Governance in Brief – July 15, 2021
The OECD will review the G20/OECD Principles of Corporate Governance aiming to adapt these “to the post-COVID-19 reality.” The organization noted that the pandemic aggravated structural weaknesses in the “corporate sector” and concluded that strengthening corporate governance should be a priority to promote economic recovery.
EU Taxonomy Developments and the EU’s Renewed Sustainable Finance Strategy
On July 6th, the European Commission published its Strategy for Financing the Transition to a Sustainable Economy, the successor of the EU’s Sustainable Finance Action Plan, which launched in 2018. The strategy focuses on transforming the financial system and financing transition plans, building on the 2018 Action Plan, which centered on developing the EU Taxonomy, putting in place disclosure regimes, and developing tools for the market to develop sustainable investment solutions and prevent greenwashing.
The Mutual Influence of Investors and Government
On issues from voting rights to climate change, the relationship between investors, companies, and governments has never been more dynamic. This has spurred a lively discussion about the impact and appropriate role of these actors in addressing systemic environmental and social issues. An increasingly cited view is that commitments made by businesses and investors are often superficial, and at best, can provide only incremental progress towards addressing the problems we face. Some go further to suggest that sustainable investing has done more harm than good, with the notion that these efforts have provided a false sense of progress and have delayed meaningful government action. This is a worthwhile debate, but my experience over the last eight years in the sustainable investing space has given me a very different perspective.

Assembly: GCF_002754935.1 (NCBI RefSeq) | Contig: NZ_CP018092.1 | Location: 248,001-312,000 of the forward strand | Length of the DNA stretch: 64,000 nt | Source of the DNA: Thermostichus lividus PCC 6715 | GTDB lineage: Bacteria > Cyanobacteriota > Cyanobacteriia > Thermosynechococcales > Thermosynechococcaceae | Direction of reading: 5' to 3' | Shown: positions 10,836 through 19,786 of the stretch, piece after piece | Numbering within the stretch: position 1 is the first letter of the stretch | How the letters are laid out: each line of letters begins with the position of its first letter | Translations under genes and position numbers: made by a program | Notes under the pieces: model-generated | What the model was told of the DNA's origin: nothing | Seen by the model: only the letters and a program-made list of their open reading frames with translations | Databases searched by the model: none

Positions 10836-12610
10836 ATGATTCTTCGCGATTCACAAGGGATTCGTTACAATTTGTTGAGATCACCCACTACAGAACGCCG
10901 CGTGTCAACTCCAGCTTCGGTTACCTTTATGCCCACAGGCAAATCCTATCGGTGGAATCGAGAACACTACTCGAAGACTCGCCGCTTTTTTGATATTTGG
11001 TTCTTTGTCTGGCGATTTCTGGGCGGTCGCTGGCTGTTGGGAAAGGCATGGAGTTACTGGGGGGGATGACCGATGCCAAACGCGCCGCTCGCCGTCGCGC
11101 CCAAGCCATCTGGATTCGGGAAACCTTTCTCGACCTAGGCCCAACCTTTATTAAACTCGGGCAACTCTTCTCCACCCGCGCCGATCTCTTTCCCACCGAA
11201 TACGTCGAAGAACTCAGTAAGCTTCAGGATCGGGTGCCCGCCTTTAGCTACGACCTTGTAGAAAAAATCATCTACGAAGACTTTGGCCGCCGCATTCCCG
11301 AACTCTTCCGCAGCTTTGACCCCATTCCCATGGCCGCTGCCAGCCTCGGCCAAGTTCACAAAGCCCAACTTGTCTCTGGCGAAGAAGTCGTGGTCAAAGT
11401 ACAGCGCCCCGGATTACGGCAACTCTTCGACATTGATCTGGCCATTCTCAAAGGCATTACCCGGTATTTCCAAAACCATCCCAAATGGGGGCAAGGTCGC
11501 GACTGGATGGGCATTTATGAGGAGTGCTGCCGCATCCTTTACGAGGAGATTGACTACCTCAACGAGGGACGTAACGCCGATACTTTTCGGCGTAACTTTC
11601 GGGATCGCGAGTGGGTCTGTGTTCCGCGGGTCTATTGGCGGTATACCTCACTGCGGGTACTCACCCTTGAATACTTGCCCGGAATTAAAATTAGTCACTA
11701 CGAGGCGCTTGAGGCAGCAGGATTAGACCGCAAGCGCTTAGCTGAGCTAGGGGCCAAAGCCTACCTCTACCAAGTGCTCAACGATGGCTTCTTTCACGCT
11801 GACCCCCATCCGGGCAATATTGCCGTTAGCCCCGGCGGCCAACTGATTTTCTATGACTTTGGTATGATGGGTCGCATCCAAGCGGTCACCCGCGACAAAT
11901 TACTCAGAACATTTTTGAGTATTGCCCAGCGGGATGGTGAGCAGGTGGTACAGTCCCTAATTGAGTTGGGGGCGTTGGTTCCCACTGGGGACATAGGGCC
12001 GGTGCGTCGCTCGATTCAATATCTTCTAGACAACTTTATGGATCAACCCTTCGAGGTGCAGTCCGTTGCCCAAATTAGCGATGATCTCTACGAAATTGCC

Sustainable Finance Insights on Transition Finance, Sustainability-Linked Bonds, Sovereign Bonds and More
In this episode, we discuss ongoing diversification in the labeled bond market and highlight developments around transition finance guidance as well as new and updated principles in the loan market.
Using Systems Thinking to Avoid ESG Investing Blind Spots
For investors looking to enhance ESG risk management and the long-term impact of sustainability efforts, a systemic approach can help identify interventions that will most effectively mitigate the risk of negative outcomes or divert the chain of events towards a more sustainable trajectory. Typically, this involves moving from single-issue or company-specific tactics to progressively integrate system-level considerations in ESG strategies. Targeting systemic change through active ownership is one way to acknowledge and start unravelling the dynamic web of global challenges.
Sustainalytics Weighs in on EU Taxonomy’s State of Flux
On May 7th, the European Commission published draft rules on how corporates and financial institutions should report on their alignment with the EU Taxonomy. The draft rules are laid out in a very technical document and not an easy read. This might explain why certain changes with significant impact on timelines and scope of the EU Taxonomy Regulation have flown under the radar of media and investors. Some of the impacts even escaped the attention of financial market participants responding to the consultation on the rules.